‘‘Modern order/disorder’’: notes for a future archeologist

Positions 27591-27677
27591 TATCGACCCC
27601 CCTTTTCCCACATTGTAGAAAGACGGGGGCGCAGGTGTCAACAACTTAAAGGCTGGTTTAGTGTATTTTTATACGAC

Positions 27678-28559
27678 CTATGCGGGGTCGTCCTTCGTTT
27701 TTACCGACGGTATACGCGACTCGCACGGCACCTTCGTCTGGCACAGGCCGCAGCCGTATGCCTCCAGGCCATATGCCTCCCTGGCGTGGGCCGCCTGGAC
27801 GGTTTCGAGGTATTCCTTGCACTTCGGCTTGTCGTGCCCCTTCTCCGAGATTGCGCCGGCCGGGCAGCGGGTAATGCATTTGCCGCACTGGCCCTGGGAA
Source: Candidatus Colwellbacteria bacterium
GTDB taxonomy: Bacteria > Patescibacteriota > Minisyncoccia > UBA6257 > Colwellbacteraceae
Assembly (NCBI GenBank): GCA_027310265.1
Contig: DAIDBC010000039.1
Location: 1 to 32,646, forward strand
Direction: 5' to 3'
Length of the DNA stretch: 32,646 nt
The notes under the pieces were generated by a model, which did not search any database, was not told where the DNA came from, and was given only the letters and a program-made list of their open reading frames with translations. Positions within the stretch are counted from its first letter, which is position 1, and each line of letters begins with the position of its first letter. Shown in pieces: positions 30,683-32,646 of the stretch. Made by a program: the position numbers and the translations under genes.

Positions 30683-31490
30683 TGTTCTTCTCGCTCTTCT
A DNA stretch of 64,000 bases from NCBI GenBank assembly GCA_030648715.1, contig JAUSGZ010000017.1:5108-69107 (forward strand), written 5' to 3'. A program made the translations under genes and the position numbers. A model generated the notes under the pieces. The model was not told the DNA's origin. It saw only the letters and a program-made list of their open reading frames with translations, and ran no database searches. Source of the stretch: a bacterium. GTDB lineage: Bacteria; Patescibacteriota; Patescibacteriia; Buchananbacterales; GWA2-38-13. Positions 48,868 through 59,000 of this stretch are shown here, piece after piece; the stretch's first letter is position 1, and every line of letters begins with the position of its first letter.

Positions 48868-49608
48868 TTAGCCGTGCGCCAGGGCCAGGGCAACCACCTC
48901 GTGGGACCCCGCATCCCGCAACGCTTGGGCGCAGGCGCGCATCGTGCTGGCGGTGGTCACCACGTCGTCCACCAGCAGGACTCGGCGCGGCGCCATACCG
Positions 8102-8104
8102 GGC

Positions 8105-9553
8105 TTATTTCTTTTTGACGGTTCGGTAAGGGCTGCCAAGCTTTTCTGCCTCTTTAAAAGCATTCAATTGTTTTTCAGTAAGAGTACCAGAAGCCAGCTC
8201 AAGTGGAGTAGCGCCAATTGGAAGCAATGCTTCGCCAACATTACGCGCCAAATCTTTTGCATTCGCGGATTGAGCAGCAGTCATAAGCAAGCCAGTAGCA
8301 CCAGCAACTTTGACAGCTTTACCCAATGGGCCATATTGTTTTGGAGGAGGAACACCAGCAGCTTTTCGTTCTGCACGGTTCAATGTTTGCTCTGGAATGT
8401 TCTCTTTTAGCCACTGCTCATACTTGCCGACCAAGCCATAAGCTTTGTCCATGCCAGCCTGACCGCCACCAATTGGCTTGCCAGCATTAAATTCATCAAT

Disorder, the problem of order, and the demand for a justly ordered world: these concerns course through Hayward Alker’s work. The title of an important paper he wrote with Thomas Biersteker – “The dialectics of world order: Notes for a future archeologist of international savoir faire” (Alker and Biersteker 1984, and also discussed in the introduction to this volume) – captures both this concern with the problem of order and Alker’s strong sense that its solution depends on dialectical processes. As it happens, that paper is less about “world political order and disorder” (Alker and Biersteker 1984) than about the parochialism of the scholars who study this phenomenon, which the authors persuasively demonstrate by analyzing a compilation of course syllabi and reading lists (“an archeologist’s goldmine,” Alker and Biersteker 1984: 128). The paper makes no mention of disorder as a specifically modern problem, much less of modernity as a problem in itself. By 1992, when Alker (1996) addressed the International Studies Association as its President, modernity was very much on his mind.